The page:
Q: Sir, on the regional missile defense system, can you tell us what the position of Bahrain and other GCC states is on it and how it will work, how it will be financed?
Secretary Cohen: I am sorry, I have missed the first part of the question?
Q: The regional missile defense system...
Secretary Cohen: We had general discussions about the need to share information and possibly technology in the field of missile defense. Because of the proliferation of missile technology, globally, but especially in the Gulf region, and that we believe it's important to start looking at ways in which we can cooperate to defend the people as well as our soldiers and sailors, airmen and marines. So that's something that I believe we can look forward to in the future. It's very sophisticated technology, it's going to take some time to develop. We are working very actively on a series of programs that will provide protection for our troops who are forward deployed and eventually look forward of the possibility of developing and deploying a system to defend our people in the United States. But that research and development is underway, and we hope that we can share some of that information, perhaps more cooperatively in the future, with Bahrain and other Gulf countries.
Q: The regional missile system will be based in Bahrain? Secretary Cohen: Pardon?
Q: The regional missile defense, will it be based in Bahrain?
Secretary Cohen: Wherever it's required. If the Bahraini government decides that it wishes to have a missile defense system, then obviously it would be based where it is most efficient.
Q: Do you think that the missile defense system is very necessary for the region? And why? And the second question: Is the United States intending to militarize the region despite reports previously indicating that the United States will eliminate its military forces in the region? Thanks.
Secretary Cohen: Could you repeat the first question?
Q: The missile defense system -- is it very very necessary for the region and why?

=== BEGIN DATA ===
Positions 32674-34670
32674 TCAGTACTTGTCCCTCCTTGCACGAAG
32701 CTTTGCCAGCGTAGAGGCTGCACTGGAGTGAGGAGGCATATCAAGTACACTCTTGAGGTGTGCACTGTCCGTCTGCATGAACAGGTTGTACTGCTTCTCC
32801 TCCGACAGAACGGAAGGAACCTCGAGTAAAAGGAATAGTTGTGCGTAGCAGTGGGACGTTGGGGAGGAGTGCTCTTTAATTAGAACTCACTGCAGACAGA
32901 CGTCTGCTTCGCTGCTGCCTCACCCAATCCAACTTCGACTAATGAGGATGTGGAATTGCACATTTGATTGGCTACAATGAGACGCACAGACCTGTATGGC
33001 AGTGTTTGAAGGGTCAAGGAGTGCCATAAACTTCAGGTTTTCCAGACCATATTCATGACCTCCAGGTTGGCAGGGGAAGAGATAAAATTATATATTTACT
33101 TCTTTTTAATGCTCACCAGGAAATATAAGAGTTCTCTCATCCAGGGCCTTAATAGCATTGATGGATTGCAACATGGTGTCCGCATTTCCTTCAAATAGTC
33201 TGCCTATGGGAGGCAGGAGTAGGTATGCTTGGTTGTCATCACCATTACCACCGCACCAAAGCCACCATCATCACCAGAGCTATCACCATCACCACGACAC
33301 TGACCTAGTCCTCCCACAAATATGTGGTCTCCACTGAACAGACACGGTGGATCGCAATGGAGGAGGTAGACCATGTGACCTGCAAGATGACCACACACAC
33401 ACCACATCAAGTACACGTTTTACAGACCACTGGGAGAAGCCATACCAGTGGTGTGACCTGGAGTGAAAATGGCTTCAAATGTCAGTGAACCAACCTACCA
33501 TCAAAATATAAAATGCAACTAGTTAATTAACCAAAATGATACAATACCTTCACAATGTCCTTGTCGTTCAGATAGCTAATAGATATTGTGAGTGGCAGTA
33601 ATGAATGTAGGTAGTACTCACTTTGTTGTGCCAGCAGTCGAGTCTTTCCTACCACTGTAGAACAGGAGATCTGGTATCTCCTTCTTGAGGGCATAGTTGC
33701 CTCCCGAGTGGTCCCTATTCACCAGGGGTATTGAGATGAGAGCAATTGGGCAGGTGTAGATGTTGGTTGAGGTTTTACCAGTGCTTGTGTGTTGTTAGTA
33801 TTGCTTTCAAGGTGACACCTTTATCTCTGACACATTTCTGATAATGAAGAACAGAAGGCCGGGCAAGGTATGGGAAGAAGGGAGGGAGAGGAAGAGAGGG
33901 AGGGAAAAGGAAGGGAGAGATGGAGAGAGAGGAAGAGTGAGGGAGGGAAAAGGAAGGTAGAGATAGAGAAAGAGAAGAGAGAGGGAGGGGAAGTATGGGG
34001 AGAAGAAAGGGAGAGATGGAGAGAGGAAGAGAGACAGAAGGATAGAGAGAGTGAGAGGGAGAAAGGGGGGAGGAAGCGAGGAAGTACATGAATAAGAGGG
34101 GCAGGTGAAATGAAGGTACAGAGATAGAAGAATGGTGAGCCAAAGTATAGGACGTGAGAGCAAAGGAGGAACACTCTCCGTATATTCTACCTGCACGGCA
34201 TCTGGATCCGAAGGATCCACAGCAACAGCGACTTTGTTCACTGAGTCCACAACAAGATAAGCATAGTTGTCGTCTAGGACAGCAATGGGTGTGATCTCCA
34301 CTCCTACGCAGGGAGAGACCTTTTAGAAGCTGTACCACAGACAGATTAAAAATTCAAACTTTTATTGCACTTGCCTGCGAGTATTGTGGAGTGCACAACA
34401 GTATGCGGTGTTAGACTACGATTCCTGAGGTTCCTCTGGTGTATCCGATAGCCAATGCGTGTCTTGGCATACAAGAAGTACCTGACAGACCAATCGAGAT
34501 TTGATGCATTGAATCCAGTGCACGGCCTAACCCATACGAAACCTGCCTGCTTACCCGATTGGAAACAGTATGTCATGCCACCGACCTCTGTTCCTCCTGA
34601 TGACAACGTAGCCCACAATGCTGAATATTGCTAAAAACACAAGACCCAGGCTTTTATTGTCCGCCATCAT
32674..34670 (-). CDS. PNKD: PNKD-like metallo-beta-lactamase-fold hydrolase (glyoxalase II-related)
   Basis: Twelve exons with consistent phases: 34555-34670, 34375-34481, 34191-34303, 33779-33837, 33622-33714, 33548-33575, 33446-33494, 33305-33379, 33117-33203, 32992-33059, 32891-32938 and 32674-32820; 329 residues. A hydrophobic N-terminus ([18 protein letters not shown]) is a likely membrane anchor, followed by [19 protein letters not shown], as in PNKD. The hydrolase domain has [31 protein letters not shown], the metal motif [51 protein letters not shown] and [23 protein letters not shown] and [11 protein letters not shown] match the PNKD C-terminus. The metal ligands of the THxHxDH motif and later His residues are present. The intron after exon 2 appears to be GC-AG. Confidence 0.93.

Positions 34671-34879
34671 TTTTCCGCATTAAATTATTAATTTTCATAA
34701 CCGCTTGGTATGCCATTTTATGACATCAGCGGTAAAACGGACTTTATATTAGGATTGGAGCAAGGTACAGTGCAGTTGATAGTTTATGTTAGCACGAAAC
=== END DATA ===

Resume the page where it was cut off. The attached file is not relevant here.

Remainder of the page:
Secretary Cohen: As far as a missile defense system, if you look at what has been taking place in terms of the technology and the development and proliferation of missile technology. Iran recently tested the Shehab-3 because it has a longer range than it had previously. Other countries are developing longer-range missiles. They are also developing warheads that could contain chemical or biological elements as well as nuclear. Under those circumstances, I think it becomes imperative that countries co-operate and develop a theater missile protection system for their people and for their forces. Its very sophisticated technology. It costs a great deal to research and develop. As I indicated, the United States alone has some five separate systems that we are currently conducting research and development on. And we hope that we can accelerate that, but we are moving as fast as the technology will allow in our judgment. But we think it's important because we have so many people who are forward deployed in many parts of the world and that we intend to protect them as best we can against any missile attacks upon them. So, it will be up to each individual country to decide whether they wish to either participate and share in that kind of development of technology or acquisition of that technology. With respect to militarizing the region, we have no intention of militarizing the region. We are here at the request and at the behest of the government. And we never seek to impose our will or position on anyone. If we are no longer welcome, then we no longer stay. But, we have a long-standing tradition with Bahrain. We have been friends many, many years. We are celebrating our fiftieth anniversary of strong partnership. We hope that that will continue in the future and whatever military presence we maintain certainly will be at the recommendation and at the request of the government itself.